Obviously, some companies take their guarantees further than others. That brings a pretty good boost in confidence when you look to make a purchase. Differences in the accompanying power tool warranty features that go along with it, like service agreements, matter as well.
And the Best Power Tool Warranty Award Goes To…
Take the Ridgid Lifetime Service Agreement (LSA) for example. They start with a 90-day money-back guarantee. The actual warranty period is three years and covers repair/replacement in the event of manufacturing issues. This is spot-on for the industry standard. Then they take it to another world with a Lifetime Service Agreement. With this, they offer free service for the original owner for life, provided that you purchase the tool at The Home Depot. In addition to not paying any labor costs, you also will pay nothing for replacement parts, including when new batteries are needed!
But the Runner-up Has to Include…
Hilti offers a lifetime guarantee against manufacturing defects for many of its power tools. They also have a 2-year No Cost Coverage that includes service and wear-and-tear maintenance. At the end of that period, they guarantee that no repair will cost more than 30% of the original list price. If you’d rather upgrade, they’ll give you between $75 and $1,000 in trade-in value.
Other Good Power Tool Warranty Programs
There are other features out there as well. Makita advertises its Lithium-ion battery recycling program to be a better steward of the environment. Milwaukee extends their warranty out to five years for the tool. Milwaukee battery warranties differ based on the pack you purchased. Most carry a 3-year warranty.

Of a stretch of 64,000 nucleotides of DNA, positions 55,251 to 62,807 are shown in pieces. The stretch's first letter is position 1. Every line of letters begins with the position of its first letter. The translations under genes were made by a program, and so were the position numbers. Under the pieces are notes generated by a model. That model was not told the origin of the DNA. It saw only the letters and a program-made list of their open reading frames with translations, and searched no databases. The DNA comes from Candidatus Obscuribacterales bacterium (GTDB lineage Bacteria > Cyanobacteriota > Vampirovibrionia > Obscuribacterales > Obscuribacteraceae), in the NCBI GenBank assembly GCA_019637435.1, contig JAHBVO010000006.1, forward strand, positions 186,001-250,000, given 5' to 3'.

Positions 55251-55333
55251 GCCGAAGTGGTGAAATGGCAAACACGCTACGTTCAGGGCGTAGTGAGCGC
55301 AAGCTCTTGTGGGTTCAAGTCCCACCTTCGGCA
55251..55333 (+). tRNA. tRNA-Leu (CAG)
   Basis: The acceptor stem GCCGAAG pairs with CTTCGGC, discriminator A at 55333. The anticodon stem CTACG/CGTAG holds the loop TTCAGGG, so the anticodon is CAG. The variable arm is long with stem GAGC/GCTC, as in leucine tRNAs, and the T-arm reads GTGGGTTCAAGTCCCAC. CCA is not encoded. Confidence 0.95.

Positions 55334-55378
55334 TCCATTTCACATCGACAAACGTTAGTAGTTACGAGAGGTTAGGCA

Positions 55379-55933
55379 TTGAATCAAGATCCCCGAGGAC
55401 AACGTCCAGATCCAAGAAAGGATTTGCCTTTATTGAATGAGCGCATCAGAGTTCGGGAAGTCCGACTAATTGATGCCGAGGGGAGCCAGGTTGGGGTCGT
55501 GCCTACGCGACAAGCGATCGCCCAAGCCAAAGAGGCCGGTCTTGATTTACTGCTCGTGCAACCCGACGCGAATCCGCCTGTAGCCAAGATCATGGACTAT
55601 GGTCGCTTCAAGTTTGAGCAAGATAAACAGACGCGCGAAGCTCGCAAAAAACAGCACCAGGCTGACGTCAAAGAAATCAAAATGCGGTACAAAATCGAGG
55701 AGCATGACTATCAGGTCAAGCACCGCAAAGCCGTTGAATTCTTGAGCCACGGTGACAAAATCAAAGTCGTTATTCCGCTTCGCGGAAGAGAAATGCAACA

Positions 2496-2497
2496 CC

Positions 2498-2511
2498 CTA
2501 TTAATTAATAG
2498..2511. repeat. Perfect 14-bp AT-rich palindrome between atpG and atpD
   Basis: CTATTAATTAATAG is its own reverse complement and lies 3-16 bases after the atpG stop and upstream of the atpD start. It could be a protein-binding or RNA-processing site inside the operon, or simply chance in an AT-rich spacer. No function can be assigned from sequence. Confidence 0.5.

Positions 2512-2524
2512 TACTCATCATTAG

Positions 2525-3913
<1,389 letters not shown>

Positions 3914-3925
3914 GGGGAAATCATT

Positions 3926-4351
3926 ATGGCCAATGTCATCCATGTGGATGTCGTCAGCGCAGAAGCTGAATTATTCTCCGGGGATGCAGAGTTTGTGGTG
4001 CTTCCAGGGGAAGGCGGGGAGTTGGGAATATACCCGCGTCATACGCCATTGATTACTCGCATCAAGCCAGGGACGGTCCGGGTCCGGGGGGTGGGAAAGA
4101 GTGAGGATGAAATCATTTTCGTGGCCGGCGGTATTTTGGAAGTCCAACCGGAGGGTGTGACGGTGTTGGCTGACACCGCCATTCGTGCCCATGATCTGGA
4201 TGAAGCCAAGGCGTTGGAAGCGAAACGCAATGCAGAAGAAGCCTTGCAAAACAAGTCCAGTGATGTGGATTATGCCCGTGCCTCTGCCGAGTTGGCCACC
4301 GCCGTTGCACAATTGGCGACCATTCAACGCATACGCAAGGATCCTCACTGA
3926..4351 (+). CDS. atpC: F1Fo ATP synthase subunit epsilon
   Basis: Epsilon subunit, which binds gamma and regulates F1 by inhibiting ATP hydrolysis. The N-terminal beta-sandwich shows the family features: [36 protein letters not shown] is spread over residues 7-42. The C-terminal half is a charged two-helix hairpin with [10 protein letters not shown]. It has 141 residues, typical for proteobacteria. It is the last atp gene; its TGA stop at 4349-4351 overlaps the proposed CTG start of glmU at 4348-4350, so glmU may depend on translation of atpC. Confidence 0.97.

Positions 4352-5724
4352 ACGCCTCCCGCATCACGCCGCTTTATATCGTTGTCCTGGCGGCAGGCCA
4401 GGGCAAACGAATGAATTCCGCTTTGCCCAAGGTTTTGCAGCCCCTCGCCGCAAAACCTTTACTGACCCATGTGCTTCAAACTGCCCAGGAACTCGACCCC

On the outdoor power equipment side of things, Greenworks does a 4-year limited tool and Battery warranty. EGO Power+ has a 5-year limited warranty on their outdoor power equipment and portable power for personal, household use. They put a 3-year limited warranty on EGO POWER+ battery packs and chargers, but extend that to 5 years for their 10Ah packs provided you register it within 90 days of purchase.
Tool Registration is Typically Required
Keep in mind that it is always in your best interest to register your tool when you purchase it. You also want to keep the receipt in a file (or stored digitally) should you need to have your power tool repaired under warranty. Most companies require you to prove your date of purchase to know if it is under their power tool warranty policies.
Remember, no company is likely to repair or replace a tool that has been damaged due to misuse or negligence. Take good care of your tools! Also, make sure you purchase power tools from an authorized dealer (we recommend Acme Tools or Lowe’s among others).
A final word of caution: do not let anyone but an authorized service center work on it or your warranty could be voided on the spot!
Let me encourage you to take a close look at those warranties when you purchase a tool. Dig a little deeper and see what kind of cost you may be looking at down the road if you need to replace or repair it. Take a few minutes to register your tool (usually online). Also remember to save your receipt—the warranty may cover you from having to shell out hundreds of dollars down the road.